You mentioned that you always give your dog bottled water to drink. I have a real problem with that one. Those products have no quality control or testing for contaminants. Besides that, have you ever considered that the process of making the bottles probably puts enough contaminants in the air to more than offset anything in your tap water? I do buy a bottle of water every now and then, but then I refill it with tap water from home and carry it around so I can look cool like everybody else.

I feel strongly that excessive challenge to the immune system leads to many problems in the body, and cancer may very well be one of those issues. I do know that golden retrievers have a high incidence of lymphoma and lymph-system-related diseases.

I do not know if these diseases are related to vaccinations or not, but goldens certainly seem to have a genetic predisposition to lymphoma. Boxers seem to have a higher incidence of cancer. Some breeds seem to have a higher incidence of mast cell tumors.

The sex hormones set up their target organs for tumors. Estrogen, progesterone and testosterone can influence the development of mammary tumors and prostate and testicular tumors. Spaying/neutering is obviously the way to counter this potential problem.

I think the bottom line is that we really have little control over the hidden carcinogens that our dogs may face. I think the best thing an owner can do is watch an aging dog closely and try to detect cancer development in its earliest stage. Do this by annual physical exam and, as the dog reaches middle age, include blood and urine analysis as an aid in early detection.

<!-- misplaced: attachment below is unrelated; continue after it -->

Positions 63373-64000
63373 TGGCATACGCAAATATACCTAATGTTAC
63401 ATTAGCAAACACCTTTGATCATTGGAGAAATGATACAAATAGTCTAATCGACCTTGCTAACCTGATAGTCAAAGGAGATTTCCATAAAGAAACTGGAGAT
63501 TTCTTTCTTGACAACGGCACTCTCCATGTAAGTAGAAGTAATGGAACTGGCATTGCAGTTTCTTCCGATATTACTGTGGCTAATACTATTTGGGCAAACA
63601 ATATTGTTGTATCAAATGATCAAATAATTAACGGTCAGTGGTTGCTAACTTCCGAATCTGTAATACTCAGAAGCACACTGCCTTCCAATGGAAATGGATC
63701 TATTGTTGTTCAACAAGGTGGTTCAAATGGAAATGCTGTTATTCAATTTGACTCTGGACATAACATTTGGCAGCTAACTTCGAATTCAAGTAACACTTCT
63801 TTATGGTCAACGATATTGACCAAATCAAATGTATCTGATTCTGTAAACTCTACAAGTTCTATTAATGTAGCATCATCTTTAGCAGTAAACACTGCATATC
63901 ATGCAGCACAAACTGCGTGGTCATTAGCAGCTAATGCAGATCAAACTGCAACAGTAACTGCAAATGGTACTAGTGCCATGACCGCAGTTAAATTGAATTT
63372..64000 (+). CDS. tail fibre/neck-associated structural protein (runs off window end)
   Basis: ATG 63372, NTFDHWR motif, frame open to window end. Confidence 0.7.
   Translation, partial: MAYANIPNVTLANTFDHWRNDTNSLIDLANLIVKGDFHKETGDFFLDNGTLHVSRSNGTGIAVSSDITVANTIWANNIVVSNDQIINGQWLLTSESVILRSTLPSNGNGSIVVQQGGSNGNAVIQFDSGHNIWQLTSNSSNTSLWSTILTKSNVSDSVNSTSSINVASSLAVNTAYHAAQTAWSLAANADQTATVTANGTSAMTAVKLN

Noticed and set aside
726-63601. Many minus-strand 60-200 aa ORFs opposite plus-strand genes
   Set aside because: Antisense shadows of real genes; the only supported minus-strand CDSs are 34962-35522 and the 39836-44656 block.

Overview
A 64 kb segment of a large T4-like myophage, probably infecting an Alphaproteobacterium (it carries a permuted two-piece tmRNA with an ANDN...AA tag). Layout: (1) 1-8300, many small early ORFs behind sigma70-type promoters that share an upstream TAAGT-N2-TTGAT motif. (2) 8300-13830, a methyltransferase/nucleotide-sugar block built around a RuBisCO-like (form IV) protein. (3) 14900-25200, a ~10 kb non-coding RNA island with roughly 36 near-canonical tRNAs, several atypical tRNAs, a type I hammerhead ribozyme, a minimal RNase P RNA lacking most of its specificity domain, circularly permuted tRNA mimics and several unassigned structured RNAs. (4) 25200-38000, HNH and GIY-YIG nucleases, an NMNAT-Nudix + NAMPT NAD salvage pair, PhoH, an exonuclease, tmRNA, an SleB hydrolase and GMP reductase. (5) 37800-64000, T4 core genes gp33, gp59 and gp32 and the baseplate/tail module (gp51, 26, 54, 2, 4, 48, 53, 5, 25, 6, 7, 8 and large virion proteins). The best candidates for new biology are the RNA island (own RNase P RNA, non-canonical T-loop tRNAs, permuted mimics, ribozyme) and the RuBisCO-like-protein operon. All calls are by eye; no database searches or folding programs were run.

As I seem to be editorializing more so than usual this time, I will continue with one of my pet peeves. That is throwing Frisbees for a dog. That is not how the fracture occurred in the dog that the radiograph on the right was taken of, but it is the type I would expect to see happen when that activity is engaged in.

This radiograph is from an eight-month-old Lab actively in training for field trials. It shows a spiral fracture of the midshaft of the tibia, commonly called a "green stick fracture." It gets its name from its resemblance to the break that occurs when you twist a green stick.

This fracture occurred when the owner/handler attempted to keep a bumper away from the dog by holding the bumper up in the air above his head. The dog jumped after the bumper--similar to the videos we have all seen of dogs jumping after Frisbees--landed wrong and fractured his tibia. Obviously, the owner did not anticipate this happening.

Just as with cancer-causing agents, we cannot eliminate all risks of fractures in dogs. Certainly most fractures are the result of vehicle encounters and can be reduced in incidence by controlling one's dog. Dogs riding loose in the open box of a pickup are an open invitation for fractures.

I can still remember a client coming to pick up his dog from which I had surgically repaired a femur fracture. It had jumped out the back of the pickup when the truck was going down the road. And guess what? He picked the dog up and loaded it back into the box of the pickup.

Point being

, we often do not realize what we are teaching or doing with our dogs on a daily basis. I'm sure the owner of this young Lab now wishes he had taught the dog to sit and be rewarded with a tossed bumper, rather than unwittingly teaching him to jump up and try to grab it out of his hand.

Think about the times when your dog has returned with game, released it to you and then you began the game of trying to get the bird in the bag before the dog could grab it.

Have great hunting this fall and, by all means, keep your dog's safety in mind at all times.

Questions may be sent to me at